Internazionale – Bologna FC: Wretched And Uninspiring Offensive Performance By Inter Leads To Shock Home Defeat (0-1)
Bologna had won only two Serie A games so far, but managed to take a fully deserved three points back home from the Stadio Giuseppe Meazza. Inter’s first half display might have been poor, what they showed in the second half was nothing short of dreadful. Apart from some deep crosses, they were not able to create chances against Serie A’s number eighteen.
Tactical analysis and match report by Erik Elias.
Bologna traveled north to play this match under a well-known dynamic in the world of football: a new manager at the helm! Filippo Inzaghi apparently is better at poaching goals than managing football teams, as he has now been sacked by three clubs in a row. Bologna’s new manager is called Siniša Mihajlović, who knows the Serie A like the back of his hand. This is his seventh job as head coach in Italy, and actually the second spell at Bologna, as Mihajlović started his managerial career there in 2008.
Inzaghi had been switching between formations throughout the season, largely deploying three central defenders, before switch back to four at the back in the last two matches before his dismissal. Mihajlović maintained that shape, but shook up the starting lineup a bit, fielding four different names. The midfield consisted of captain Andrea Poli, combative midfielder Erick Pulgar and Roberto Soriano. Soriano’s role made it quite hard to say whether it counts as a 4-3-3 or 4-2-3-1 shape, so we will leave that to the devotees of the ‘every football tactic must be numbered’ fan club. Lyanco, a Brazilian defender freshly bought from Torino, made his first start as a center-back.
Internazionale played their customary 4-2-3-1 formation, with Radja Nainggolan shortly behind Mauro Icardi and Ivan Perišić and Antonio Candreva on the wings. At right back, new boy Cédric Soares made his Serie A debut, after coming in as a substitute in Inter’s Coppa d’Italia loss against Lazio. Inter had gathered only one point from their last two league games, so it is fair to say there was quite some pressure on this match.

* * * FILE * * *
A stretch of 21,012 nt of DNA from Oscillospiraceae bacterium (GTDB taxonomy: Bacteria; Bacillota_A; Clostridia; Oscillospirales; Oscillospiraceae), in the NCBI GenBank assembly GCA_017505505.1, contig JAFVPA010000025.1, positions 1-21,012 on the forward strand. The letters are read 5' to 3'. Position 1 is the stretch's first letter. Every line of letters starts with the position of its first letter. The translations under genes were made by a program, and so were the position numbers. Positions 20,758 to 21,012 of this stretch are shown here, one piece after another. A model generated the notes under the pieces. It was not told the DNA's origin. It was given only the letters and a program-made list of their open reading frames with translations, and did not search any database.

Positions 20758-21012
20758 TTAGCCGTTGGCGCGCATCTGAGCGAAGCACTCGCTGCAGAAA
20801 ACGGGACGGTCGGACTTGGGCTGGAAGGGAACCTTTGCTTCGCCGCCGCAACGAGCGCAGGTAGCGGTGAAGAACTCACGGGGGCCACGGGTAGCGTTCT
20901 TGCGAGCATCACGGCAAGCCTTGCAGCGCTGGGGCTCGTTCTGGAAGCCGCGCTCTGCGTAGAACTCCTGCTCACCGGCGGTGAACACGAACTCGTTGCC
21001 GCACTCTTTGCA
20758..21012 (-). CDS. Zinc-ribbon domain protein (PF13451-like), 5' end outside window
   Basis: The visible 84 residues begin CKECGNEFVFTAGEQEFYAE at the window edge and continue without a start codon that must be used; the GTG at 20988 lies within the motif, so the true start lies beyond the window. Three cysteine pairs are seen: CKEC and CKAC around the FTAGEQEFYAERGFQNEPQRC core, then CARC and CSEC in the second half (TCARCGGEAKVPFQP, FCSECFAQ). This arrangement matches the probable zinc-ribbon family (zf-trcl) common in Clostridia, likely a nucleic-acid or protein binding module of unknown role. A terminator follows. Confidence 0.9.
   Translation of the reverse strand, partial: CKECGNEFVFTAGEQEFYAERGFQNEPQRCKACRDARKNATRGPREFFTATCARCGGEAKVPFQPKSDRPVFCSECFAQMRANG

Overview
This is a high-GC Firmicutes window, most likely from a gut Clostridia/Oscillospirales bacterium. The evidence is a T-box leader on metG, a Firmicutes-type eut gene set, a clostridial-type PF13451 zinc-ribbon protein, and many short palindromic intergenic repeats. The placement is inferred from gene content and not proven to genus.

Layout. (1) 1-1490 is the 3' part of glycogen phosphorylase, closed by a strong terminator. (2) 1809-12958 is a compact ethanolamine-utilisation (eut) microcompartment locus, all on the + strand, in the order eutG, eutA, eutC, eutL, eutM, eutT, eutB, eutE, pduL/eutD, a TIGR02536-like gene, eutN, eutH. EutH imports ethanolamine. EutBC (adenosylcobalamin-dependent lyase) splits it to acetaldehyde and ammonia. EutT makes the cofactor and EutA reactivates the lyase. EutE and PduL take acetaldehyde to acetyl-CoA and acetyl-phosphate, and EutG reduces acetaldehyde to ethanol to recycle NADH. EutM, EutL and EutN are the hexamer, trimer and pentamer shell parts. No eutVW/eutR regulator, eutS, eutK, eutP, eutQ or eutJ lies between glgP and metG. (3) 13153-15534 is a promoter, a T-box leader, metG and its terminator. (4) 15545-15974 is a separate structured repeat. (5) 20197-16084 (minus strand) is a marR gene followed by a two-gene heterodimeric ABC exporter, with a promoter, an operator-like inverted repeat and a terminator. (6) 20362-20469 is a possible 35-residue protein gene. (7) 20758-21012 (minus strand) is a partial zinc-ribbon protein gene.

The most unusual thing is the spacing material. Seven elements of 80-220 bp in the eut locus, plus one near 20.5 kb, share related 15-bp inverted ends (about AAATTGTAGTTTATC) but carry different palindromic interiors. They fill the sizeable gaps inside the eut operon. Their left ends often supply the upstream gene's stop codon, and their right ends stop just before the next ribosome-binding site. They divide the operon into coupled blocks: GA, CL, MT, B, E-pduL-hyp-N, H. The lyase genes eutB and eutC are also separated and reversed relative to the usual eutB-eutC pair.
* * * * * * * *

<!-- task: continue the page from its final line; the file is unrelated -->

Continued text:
Match prediction, standings and implications going into the weekend.
Bologna open match positively
Bologna fluffed their very first buildup, as Poli intended to pass the ball to his goalkeeper, but fed Mauro Icardi inside the penalty area. Icardi missed the chance in wild fashion, as his shot went far wide. It would turn out to be Inter’s biggest chance of the match, and it came inside forty seconds… This also serves as a great example of how random the outcome of a game is, sometimes.
After that start, Bologna kept their calm and followed their game plan. Knowing Inter lost with a one goal deficit, as a reader, you might think this would be a story about how Inter failed down to break down Bologna’s tight defense. Even though that element certainly will come into play later on, the first twenty-five minutes or so, this game was played mostly on Inter’s half. Bologna opened very positive, trying to press Inter when they commenced their buildup by letting Soriano aid striker Federico Santander and letting midfielders Poli and Pulgar step up in his back.
The way Bologna tried to press Inter’s buildup. Ball displayed at the feet of Inter’s center-back Milan Škriniar.
This man-oriented pressing approach worked well, as Inter were forced to play long balls, which were then mostly picked up by Bologna. The much-praised triangle Stefan de Vrij, Milan Škriniar and Marcelo Brozović was unable to deal with this pressure, and the space – which was either on the other side or with number ten Nainggolan – was seldom found.
In possession, Bologna’s approach was less pronounced. They circulated the ball among their four defenders and the goalkeeper, pretending to play out from the back. As soon as Inter stepped out with some players, they played a long aerial ball in the general direction of their attackers. Most of their danger came from the left side, which featured Rodrigo Palacio – former Inter poacher, now more of a hard-working left winger – and the energetic Dutch left back Mitchell Dijks.
Inter rarely enjoyed long spells of possession on Bologna’s half, and the match continued in more or less the same rhythm for the entire first half, as chances were scarce. In the 28th minute, Soriano and Santander combined through the middle brilliantly, as the latter’s shot was stopped by Inter’s goalkeeper Samir Handanovič. Four minutes later, there was no denying Santander, as he very powerfully headed in a corner at the near post.